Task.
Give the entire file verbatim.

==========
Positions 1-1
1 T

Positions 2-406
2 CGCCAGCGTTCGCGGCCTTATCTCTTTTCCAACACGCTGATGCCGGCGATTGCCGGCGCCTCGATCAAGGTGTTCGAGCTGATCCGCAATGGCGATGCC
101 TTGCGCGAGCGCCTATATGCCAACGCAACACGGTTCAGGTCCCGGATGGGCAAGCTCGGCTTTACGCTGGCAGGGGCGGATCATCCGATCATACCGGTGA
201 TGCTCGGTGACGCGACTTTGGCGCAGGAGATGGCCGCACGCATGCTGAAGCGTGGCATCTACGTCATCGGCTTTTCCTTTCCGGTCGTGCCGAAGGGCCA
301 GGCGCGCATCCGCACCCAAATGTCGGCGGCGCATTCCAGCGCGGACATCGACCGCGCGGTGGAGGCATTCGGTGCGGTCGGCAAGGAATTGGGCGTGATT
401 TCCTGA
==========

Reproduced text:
Positions 1-1
1 T

Positions 2-406
2 CGCCAGCGTTCGCGGCCTTATCTCTTTTCCAACACGCTGATGCCGGCGATTGCCGGCGCCTCGATCAAGGTGTTCGAGCTGATCCGCAATGGCGATGCC
101 TTGCGCGAGCGCCTATATGCCAACGCAACACGGTTCAGGTCCCGGATGGGCAAGCTCGGCTTTACGCTGGCAGGGGCGGATCATCCGATCATACCGGTGA
201 TGCTCGGTGACGCGACTTTGGCGCAGGAGATGGCCGCACGCATGCTGAAGCGTGGCATCTACGTCATCGGCTTTTCCTTTCCGGTCGTGCCGAAGGGCCA
301 GGCGCGCATCCGCACCCAAATGTCGGCGGCGCATTCCAGCGCGGACATCGACCGCGCGGTGGAGGCATTCGGTGCGGTCGGCAAGGAATTGGGCGTGATT
401 TCCTGA